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Guided Effects

Lesson 5 from: Adobe® Photoshop® Elements for Photographers

Lesa Snider

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Lesson Info

5. Guided Effects

Lesson Info

Guided Effects

so we left off with learning how very important layers were in our editing careers. Hopefully, we have driven that point home. So now let's go ahead and talk about creating edits and guided edit mode. So for follow along at home with the exercise files were in folders number four, cleverly named Guided. It's. And if you've got the images open in a folder like this on your hard drive, you can simply click and drag them into the elements workspace to open them. Or you can use the file menu and choose open and navigate where those images live. So let's go ahead and click the guided button at the very top of the elements workspace and then down at the bottom at our little photo. Ben, I'm gonna go ahead and choose to collapse it. So we get more screen real estate here, and then we're gonna go ahead and choose to see a before and after a preview of this image so we can appreciate how far it it's get us so you'll choose the either before and after horizontal or before and after vertical depen...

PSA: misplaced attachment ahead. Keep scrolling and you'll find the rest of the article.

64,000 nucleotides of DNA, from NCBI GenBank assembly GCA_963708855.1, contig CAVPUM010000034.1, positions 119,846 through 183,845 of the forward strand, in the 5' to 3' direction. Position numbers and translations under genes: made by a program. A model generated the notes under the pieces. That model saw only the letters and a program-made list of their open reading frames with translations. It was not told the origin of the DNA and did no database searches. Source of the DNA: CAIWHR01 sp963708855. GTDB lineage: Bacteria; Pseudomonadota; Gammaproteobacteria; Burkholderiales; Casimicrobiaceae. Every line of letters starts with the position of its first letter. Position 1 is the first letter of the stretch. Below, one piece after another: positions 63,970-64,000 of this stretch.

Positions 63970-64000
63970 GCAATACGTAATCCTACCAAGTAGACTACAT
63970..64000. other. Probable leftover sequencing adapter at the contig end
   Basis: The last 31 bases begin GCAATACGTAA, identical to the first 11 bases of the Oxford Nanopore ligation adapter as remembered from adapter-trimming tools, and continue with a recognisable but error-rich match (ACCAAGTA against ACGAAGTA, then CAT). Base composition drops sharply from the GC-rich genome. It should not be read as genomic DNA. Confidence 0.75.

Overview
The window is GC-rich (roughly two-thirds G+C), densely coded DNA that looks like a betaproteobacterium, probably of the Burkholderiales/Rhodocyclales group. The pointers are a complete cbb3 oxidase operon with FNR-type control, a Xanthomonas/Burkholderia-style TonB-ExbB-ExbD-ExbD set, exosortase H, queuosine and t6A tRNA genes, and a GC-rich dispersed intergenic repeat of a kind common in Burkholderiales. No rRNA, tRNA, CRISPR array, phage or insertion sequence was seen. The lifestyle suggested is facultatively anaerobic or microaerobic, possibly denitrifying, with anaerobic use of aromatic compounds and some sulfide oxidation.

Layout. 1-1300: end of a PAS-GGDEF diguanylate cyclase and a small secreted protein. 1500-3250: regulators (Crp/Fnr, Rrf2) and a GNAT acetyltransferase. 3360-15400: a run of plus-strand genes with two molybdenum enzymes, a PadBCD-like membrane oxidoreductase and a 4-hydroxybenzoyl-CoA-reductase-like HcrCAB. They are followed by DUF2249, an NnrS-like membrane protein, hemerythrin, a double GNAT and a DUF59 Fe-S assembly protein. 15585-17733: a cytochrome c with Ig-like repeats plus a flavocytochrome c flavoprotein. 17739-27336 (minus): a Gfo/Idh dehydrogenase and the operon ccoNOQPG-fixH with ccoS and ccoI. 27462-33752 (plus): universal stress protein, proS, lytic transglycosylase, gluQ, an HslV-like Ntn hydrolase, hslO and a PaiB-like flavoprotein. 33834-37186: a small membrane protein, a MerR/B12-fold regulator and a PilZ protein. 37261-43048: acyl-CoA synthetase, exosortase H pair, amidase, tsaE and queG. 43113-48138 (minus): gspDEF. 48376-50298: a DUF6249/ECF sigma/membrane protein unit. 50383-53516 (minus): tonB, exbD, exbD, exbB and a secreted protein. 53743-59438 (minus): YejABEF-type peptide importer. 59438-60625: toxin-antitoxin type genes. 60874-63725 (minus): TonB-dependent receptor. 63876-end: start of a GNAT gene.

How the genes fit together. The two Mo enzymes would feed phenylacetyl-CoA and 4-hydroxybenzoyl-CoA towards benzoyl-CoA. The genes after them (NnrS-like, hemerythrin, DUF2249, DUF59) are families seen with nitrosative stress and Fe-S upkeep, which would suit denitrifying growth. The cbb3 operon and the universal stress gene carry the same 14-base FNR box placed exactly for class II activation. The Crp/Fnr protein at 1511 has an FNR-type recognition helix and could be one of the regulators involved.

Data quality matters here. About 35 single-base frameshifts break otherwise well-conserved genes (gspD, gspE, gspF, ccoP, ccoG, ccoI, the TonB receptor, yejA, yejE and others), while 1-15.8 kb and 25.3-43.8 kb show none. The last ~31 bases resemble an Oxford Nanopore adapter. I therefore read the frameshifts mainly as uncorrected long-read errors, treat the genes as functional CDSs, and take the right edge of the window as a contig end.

d upon the aspect ratio of your image. From that view, pop up many. So this is a pretty subpar image, a k a crappy. And I check this one, my shelf, and you're thinking she's a star photographer. Seriously, now I took this one in Lisbon, Portugal, when I was teaching over there a few years ago, and this was taken at the Port Wine Institute. Which what that means, folks, is that about 500 varieties of Port Porto are available by the glass very inexpensively at the Port One Institute in Lisbon, Portugal, which may have something to do with the Kirk iveness of the image. But nevertheless, this is a great image to trot through guided Adama because there's a lot of things wrong with it. So that, of course, is why I took it that way. Why were using it? So the first thing we're gonna do is straighten it so overhearing guided edit mode, you're going to use the scroll bar that's kind of hidden over there on the right hand side of your screen to cruise up and down throughout all the different guided it is. And if we want to start out by straightening the photo, we can simply go down to the rotate and straighten edit so we'll just give that a click and immediately elements takes all those tools that we would need to straighten or rotate the photo and plops them down on the right side of your screen. Our toolbar disappears, so we're not overwhelmed by too many choices, so we don't need to rotate this one. But if we did, we can use either one of these buttons to quickly rotate it big. Nice, friendly, fluffy happy buttons to straighten the photo. We're going to go ahead and click this straighten tool and again and guided edit mode. Photo Shop Elements tells you exactly what you need to dio. Eso are directions are click the straighten tool below and then draw a line on top of your photo. And then Elements is going to rotate the photo according to the angle of the line that you drew. So let's click the straighten tool. Now it's mouse over to our image. Now I will give you a little bit of a troubleshooting little moment here if you've got a before and after image showing on your your viewing area right here, don't try to drag the straighten tool over here. I can't tell you how many times I've sat here and tried to do that before you saw the little before I saw the little You can't do this here button and realizing that Oh, I'm on top of the before image. So of course I can't change it. So on the after version of the image, you get a little cross hair. Your cursor turns into a full across here, so we're going to click and drag across what really should be straight in the image. And we're just going to use this little label on the wine glass here, and as soon as we release our mouse button elements is going to rotate the image just enough where that area is now straight down here towards the bottom of this guided edit, you can see that you can turn on the auto fill edges, and if you do, that photo shop is going to try to fill in the transparent areas with actual pixels. But on an image like this, it's gonna look terrible. If the image, though, had quite a bit of free background space, or let's say it was trees or grass or blue sky something that wasn't so detailed. It probably would do a great job. So just be cognizant that that option is down there. Auto feel edges. So if we like our straightening, we're finished with that guided edit so we can click the done button and then we're right back to our list of guided at it so we can continue fixing that image. The next thing we wanted you to, this one is correct. The color caste. So we're gonna find what looks like would be the right guided at it for that. So it's cruise on down our list of guided, and it's here and we find lo and behold, remove the color cast. So if I give that guided at a single click, then I get another set of directions and elements of saying, Please tell me what should be white, black or grey in your image, and if you can tell me that, then I can fix the rest of the colors. So what you're really doing for those of you who may be have been editing your images for a while or using photo shop, you're really resetting the white point. You're resetting the white point or the Black point or the mid tones. And when you do so, then the whole range of colors in your image changes. So we don't even have to click on a tool with this particular guided edit because elements went and grabbed it. And because it's the only tool or button offered in the panel over here on the right, as we use this guided at it, then it's not necessary first to come over here and try to click that button, and that's why it darkens. That's letting you know, Hey, that that tools already active. You don't have to click the button so you can just go ahead and mouse over to your image, and we're going to click on something that should be white, gray or black. I'm gonna zoom and a little bit to the image so we can see a little bit larger by pressing Commander Control plus on your keyboard. Couple times there we go. So all I have to do is find an area that really should be white, black or gray on the image. What you don't want to do is click on a white pixel in the image that's white due to reflection. That's not a true white, so you wouldn't really bring your colors back in line if you did that. So, for example, I wouldn't want to click on this area of the wine glass because that's a reflective area. Nor would I want to click on this area of the silverware, because that's also just a reflection. But I do know, at least I think I know. I think I remember that that plate was white, so I'm gonna go ahead and click in area on that plate and immediately Elements is going to reset the rest of the colors in my image. So it does a pretty amazing job. I can undo that step if I want. Or I could just keep clicking around until I get what looks like accurate color. And there's no right or wrong on this. If you took the image than only you know what the color really looked like when you shot it or what you really want the color to look like, so it's subjective, but it's neat that you can just keep clicking and elements will keep resetting the colors in your image, according to the area in which you click. And that's all there is to get rid of a color cast using the guided it. It's so now we can click. Done. Now it's Cropper image, and you can do these in any order you want. I'm kind of hip Scott skipping around here so we can click the crop guided at it to you back in if we want to you. And when you do that elements goes and fetches, the crop tool draws across box atop your image and then gives you a couple of pop up menus that you can use to restrict the crop to certain size or a certain aspect ratio. If we want to preserve the photos original aspect ratio than we would choose. Use photo ratio. But you've got a little scroll bar here, so you've got a lot of commonly used crop sizes. So if you're cropping the fit into a picture frame, let's say five by seven you're gonna print at home, then go ahead and choose spy by seven right there. And no matter what you do to these handles on the crop box than your final result will be five by seven in elements you can also change the overlay that you're seeing right here. We're seeing a very handy rule of thirds overlay, which helps you create better compositions, more visually pleasing compositions in your photos. But you can change that to all kinds kinds of other options. We've got a grid, see how inside the crop box that changed. We've also got a golden ratio. Okay, Goes back to the days of Leonardo da Vinci. But I like leaving this on the rule of thirds just for my own preferences. And now I can come over to the image and click and drag the corners of that crop box. If you want to resize the crop box from the center out, then you press and hold the option key on a Mac or alter on the PC. See how now all four corners. You're changing uniformly rather than one corner at a time. And when you're when you've got the crop box just right, you can either press return on your keyboard or you can click the little check mark and then photo shops gonna crop out all those extra edges so we don't have the transparent areas, and we can click done So that's how easy it is to use the guided edits. Pretty amazing. So let's close that image and will open up another one again. I'm closing my images by pressing commander control W and then triggering Don't save with the D key. Sure. Awesome. Um, Robert. Roberto, I would like to know, um, if the food doesn't have any area that should be white or should be black, do you just, maybe just hunting pack a little bit? Yeah. I just have a clicking party like that. Click, click, click, like, Oh, that looks good. Great. Next. But now there there are gonna be shadows and highlights in your village. So you're just trying to find the ones that are, you know, really should be as close to the color black as you've got going on in that Okay, Particular image. Great question. So here's another image here, And if you're following along were on, uh, unfolding before image be. And we're gonna add a vignette to this photo, and we're also going to make it look vintage. Just another idea. Things you can do with guided edits. We've already chosen or before and after view from our view poppet menu here in guided mode, and we're going to come over here and find the vignette. So there's all kinds of useful edits here, so we just keep scrolling down and remember, you can grab that scroll bar. Don't forget that it's there. So here's our vignette effect. So we're going to give that a single click Photoshopped gives us or elements rather gives us a preview of what that's gonna look like. So if you mouse over, I'm not clicking anything to this image shows you before, and a few mouse away, it shows you and after. So that's what we're gonna create. We're gonna add a nice, soft, dark edge Minya atop this photo, But you can choose whether to use ah, black vignette or whitening. Yet can you guys believe how easy this is? And just look at the control you've got will go back to black. You've got more control with this technique. Then you do by adding an edge vignette using the lens correction filter in photo shop. It's amazing, so we can control the intensity other than yet, see how, as I drive that cider to the left, it gets, it lowers in opacity or intensity, rather, and I can also change the shape of the vignette. Now this is what you can't do in the lens correction filter to try to add an edge. Been yet a lens correction filter and photo shop is a common way to add this kind of incident yet, so if we click the refined shape button, we get this wonderful dialogue box that allows us to very precisely dial in the feather amount of the vignette. So you can see is as I increase the feather amount this edge. If you can call it an edge, it's not much of one, but in this area it gets softer and softer and softer as I drive that feather slider to the lift. Then it gets a little less soft and a little bit more noticeable. So you confined to in your edge vignettes in wonderful ways. Now this slider with around the slider also lets us change the shape of the vignette so you can see how that's changing as I'm dragging that slider and even in this dialog box right here, you've got instructions. Use sliders to make changes to the applied effect, amazing and just saying, if those of you who are watching at home you're not gonna have this green circle around the cursor that's just an overlay so that you can see where my cursor is on my screen. So if we're finished with that dialogue box, we can click OK? And that's it and click done. And now we've got our edge vignettes really, really quite easy. So now it's take this image a step further and give it an old fashioned photo effect. So we single click that guided it again. As we roll our mouths over the preview image here, we get an idea of what that particular guided edit is gonna do to our image. This one is pretty complicated to use. You can see as I scroll down through this list. No, zoom in a little bit more, my pressing commander control Plus So the first thing we're gonna do is apply a preset. So these presets, we're just gonna drop the color out of our image and give us a black and white and depending upon which, when you click, you're gonna have more or less contrast. So depending upon the image, one of these will look better tea than the other. I kind of like vivid for this one. Incidentally, this is Akaka Falls on the big island of Hawaii. The next thing we're gonna do here step number two number in a big old, happy, fluffy member that you can see we're gonna give this button and click and elements is gonna just the tones in the image. Okay, so we can see this. A little bit of a change there with that one. Now we can click to add texture because of vintage photo would maybe look a little grainy so we can click. Add texture. If we want to add even more texture, we could click again. So some of these buttons are cumulative and elements will let you know if they are like, for instance, click again to intensify the effect that lets you know you keep clicking, it's gonna keep adding. And now the last step in this particular guided edit is to change the colors. This is where we're gonna add that color overlay and hue saturation. So we're gonna give that a click and move the dadgum dialog box so we can see the engine. And here's where you can determine exactly what color overlay you're gonna apply. Hugh is a word for pure color. So, in other words, pure color. Before it's been had, White added to it to lighten it or had black added to it to darken it. So you can think of that as color to switch it in your brain. And as and you drag the hue slider, you're going to be changing the color tint that's applied to your image. Now I love, love, love, love, love, adding a subtle blue tint to my black and whites. It just gives them a little bit more depth, a little bit more richness, a little bit more visual interest, in my opinion. So I would tend to go for maybe something in the blue round if it was me, and then you can lower the saturation of that color, so it's just barely there. If I were to print this picture right here, you probably wouldn't be able tell that I'd added a little bit of blue to it would just look like it was Ah, nice, rich black and white image. But it's really not, so you can control the strength of the color here with saturation in the lightness of the darkness of the whole photo. This way with the lightning slider. Pretty cool, huh? Click OK, and you're done. So it's click done. Now we can pop over to expert mood and see what elements did to create this effect. Look at all those layers it created. Oh, my goodness. We've got a ah levels adjustment here. We got another layer with what looks like a layer mask, all kinds of stuff going on here. I'm gonna make one change in my layers panel that I would suggest that you make it home. This also could be worth the price of the whole workshop right here. And that is to increase the thumbnail size of the items you're seeing in the layers panel. So to do that, we're an expert mood click The little layers panel fly out menu. It's a a little icon at the far right and from the resulting. Then you were gonna choose panel options and we're gonna choose this large thumbnail down there at the bottom. And when I click OK, you're going to see the size of these things increase. There we go. Makes a little bit more visible. So as you can see, elements created that effect non destructively. Because if we use our option or Ault clicking the visibility eye of the background layer trick, we'll see that we're right back. The original image so nondestructive editing right here through guided edits. So that's a great way to learn. And when you begin to understand what elements has done to perform the edit, then you might spend a little bit more time an expert mode, because you know how to do it all by yourself. But there's certainly nothing wrong. There's no stigma of being and guided edit mode. You know, don't let people see it. It don't have your clients over while you're editing DeLay. But I see you do it. Nobody's gonna know what programmer using your what mode Duran. And so if we want to see all those layers turned on again, then we can option or not click that layer. So at this point we would say the file as a photo shot file, so we keep all those layers intact so that if we print this image and we decided not so much on that little subtle blue tune then we can simply come in here popping expert mode. Find when that layer lives by turning the visibility's off and on. And then maybe you would just delete that one layer, and then you're back to where you were before you added the color tint. So saving your files as a native Photoshopped document is the way to go. So we're gonna choose file save as. And you would just make sure that you choose Photoshopped from that format pop format poppet menu. Now, as faras workflow goes, when I when I import my images, I typically make a folder with the event name and perhaps the date. And I'll have all of my original files in there, you know? And when I begin editing and either Elements or Photoshopped, I'll create a folder inside of that event folder called In Process or Processed. Something like that, something that lets me know that there are things that have happened to these photos in the folder that have not happened to the other photos. And that just lets me keep my PSD files kind of in one place, that I can find them quickly and easily because, like were saying earlier. You will always have to come into elements or Photoshopped if you are doing your corrections in another program like light Room. So that's how I organize my files. And then, if you need this to be in a flattened file format, let's say J. Peg or PNG. Then you simply choose file Save as. And you can change the format from the pop up menu. And when you do that, you're going to get a different file extension, which means you're not gonna be overriding that PST file. So that way you can create the correct file format for you know, the delivery that you need to make with this image while still keeping your native Photoshopped fully layered coffee around her future. Edits. So we'll close that one up for Saffron. Sal, would you mind showing how you accessed the vignette? Sure, one more time. So what we did was we went into guided edit mode and we used our scroll bar. Remember, there's a lot of guided edits, so just because your scroll bars at the top don't think there's nothing underneath her. There's a bunch of stuff underneath there, so use that scroll bar to find the word vignette and elements has categorized. The different guided it. It's, you know, a little bit over here. So here's the vignette effect right here. So give it a single click. A lot of folks get into the habit of double clicking everything. Don't do that. So here's where we added that vigna so we can add a black or white vignette Willis at a black vignette and click done. The next thing that I did was we did an old fashioned photo effect, and I always go through that really fast. See a quick you can get with that. Just click, click, click. And then we use the hue slider in the dialog box that automatically opened for us to change the color of the overlay. And then I used the saturation slider to drop the intensity of that color and then click OK, and then we popped or woman clicks done to get out of that guided at it. Then we popped into expert move to look at what elements had done in the background all by itself to keep for messing up our original image and by using the visibility eyes that are next to each layer. I can tell where the color overlay happened. I can tell where the vignette occurred. Elements created it using a combination of these layers right here. So by toddling the visibility eyes off and on, you can begin the Scud to discover how that effect was created in doing so. If you decide well, I like part of that effect, but not all of it. Then you could turn off the visibility or delete that layer. Let's say if we don't like the color overlay, we could just activate that layer. And we know it's active because it's a different color than the other layers. See how they turn blue when I click them. So any tool command or key on your keyboard that you press is gonna affect on Lee, the currently active layer. So if I press the delete key, that's why that one layer is going to get trashed instead of all of them, cause it's the one that's currently active. And by all means. When you get this dialog box and it asks you not to show it again, go ahead, click Yes and say please, for the love of Thor, don't show me this again, but it's just helping you make sure that you're not believing that layer accidentally